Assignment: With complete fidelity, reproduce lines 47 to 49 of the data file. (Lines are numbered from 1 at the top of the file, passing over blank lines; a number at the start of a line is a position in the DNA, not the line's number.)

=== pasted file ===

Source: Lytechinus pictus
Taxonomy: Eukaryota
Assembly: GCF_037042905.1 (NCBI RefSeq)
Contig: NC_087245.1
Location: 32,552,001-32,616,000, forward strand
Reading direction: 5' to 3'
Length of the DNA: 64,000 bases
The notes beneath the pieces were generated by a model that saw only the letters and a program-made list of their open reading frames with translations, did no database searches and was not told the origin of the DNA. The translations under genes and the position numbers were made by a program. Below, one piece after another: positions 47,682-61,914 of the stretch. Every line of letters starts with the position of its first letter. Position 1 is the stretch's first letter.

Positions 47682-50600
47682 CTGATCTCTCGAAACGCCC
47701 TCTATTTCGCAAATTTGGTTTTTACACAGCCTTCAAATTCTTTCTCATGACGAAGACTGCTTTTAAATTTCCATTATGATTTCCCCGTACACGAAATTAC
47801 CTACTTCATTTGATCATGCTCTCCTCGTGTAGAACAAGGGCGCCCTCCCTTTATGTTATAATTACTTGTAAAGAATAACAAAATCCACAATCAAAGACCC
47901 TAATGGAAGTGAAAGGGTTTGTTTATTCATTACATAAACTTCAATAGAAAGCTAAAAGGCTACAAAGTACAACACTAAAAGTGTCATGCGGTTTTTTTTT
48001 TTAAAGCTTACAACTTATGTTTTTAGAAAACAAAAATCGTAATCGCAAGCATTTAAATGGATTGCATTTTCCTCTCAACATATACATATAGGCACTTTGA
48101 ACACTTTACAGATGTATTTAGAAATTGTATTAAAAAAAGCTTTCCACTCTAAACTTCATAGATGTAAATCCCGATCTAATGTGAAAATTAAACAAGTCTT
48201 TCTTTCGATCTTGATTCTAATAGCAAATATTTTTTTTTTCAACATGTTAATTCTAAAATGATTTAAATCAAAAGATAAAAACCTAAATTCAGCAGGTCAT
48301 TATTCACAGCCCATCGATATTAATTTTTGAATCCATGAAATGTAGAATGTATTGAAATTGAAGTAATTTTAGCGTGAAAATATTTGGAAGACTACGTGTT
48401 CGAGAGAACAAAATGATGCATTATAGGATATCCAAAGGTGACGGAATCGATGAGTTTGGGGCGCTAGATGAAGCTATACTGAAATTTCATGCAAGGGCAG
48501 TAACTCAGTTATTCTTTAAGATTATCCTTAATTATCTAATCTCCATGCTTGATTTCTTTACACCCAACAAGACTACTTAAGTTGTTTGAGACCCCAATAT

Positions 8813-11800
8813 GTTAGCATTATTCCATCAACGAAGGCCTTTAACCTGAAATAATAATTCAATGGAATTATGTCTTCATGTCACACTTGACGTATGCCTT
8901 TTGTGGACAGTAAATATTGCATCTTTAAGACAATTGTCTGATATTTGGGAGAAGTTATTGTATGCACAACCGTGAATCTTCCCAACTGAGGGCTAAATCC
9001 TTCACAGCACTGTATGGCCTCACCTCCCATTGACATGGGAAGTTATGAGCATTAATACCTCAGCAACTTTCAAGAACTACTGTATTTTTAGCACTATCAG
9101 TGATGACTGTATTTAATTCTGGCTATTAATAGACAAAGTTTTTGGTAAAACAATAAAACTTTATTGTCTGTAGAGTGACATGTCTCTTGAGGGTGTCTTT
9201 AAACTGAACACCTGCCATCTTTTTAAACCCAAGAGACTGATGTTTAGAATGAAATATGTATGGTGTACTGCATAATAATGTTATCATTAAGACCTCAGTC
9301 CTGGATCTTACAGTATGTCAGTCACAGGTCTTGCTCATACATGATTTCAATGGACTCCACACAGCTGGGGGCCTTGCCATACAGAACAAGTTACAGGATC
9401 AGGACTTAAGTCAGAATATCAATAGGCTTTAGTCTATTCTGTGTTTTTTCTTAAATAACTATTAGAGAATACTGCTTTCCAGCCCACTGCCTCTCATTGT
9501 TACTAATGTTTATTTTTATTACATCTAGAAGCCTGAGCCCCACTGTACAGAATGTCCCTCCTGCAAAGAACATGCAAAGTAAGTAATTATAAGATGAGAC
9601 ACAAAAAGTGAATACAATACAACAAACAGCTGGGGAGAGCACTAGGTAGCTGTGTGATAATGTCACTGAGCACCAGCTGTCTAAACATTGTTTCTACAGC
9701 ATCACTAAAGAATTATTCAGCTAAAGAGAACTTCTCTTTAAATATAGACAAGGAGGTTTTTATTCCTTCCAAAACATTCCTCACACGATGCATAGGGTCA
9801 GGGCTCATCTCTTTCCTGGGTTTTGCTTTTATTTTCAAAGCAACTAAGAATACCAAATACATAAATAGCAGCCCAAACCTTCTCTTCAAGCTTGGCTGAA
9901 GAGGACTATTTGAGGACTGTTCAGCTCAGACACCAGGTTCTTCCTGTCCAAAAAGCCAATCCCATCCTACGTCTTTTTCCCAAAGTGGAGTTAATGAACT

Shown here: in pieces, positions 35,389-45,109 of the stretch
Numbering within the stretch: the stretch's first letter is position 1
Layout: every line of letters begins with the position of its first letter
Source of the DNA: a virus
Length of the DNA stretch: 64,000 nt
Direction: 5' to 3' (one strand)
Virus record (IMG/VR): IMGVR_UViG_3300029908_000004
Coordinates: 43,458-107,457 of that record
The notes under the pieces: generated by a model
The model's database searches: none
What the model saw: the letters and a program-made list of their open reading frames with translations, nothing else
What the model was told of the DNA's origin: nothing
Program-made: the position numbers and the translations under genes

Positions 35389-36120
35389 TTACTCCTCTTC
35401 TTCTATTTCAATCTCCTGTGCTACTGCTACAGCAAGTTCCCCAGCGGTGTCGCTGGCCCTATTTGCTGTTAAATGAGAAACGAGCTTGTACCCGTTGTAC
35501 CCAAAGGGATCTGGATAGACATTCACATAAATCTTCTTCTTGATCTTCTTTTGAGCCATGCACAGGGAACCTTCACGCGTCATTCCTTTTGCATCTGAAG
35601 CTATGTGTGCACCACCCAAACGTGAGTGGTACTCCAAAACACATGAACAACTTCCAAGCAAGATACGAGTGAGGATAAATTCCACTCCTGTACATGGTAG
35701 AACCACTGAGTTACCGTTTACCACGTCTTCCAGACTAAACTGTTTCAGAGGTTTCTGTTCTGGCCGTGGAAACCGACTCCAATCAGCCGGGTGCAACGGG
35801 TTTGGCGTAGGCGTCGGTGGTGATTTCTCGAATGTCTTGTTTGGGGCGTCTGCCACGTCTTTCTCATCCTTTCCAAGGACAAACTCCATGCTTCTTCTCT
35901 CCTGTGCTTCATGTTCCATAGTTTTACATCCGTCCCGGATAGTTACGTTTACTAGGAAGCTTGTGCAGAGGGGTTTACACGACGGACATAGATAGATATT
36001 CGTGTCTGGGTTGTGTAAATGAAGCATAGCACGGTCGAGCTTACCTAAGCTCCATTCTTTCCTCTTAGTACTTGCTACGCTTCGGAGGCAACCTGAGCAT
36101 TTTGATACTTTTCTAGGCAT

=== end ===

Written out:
35389 TTACTCCTCTTC
35401 TTCTATTTCAATCTCCTGTGCTACTGCTACAGCAAGTTCCCCAGCGGTGTCGCTGGCCCTATTTGCTGTTAAATGAGAAACGAGCTTGTACCCGTTGTAC
35501 CCAAAGGGATCTGGATAGACATTCACATAAATCTTCTTCTTGATCTTCTTTTGAGCCATGCACAGGGAACCTTCACGCGTCATTCCTTTTGCATCTGAAG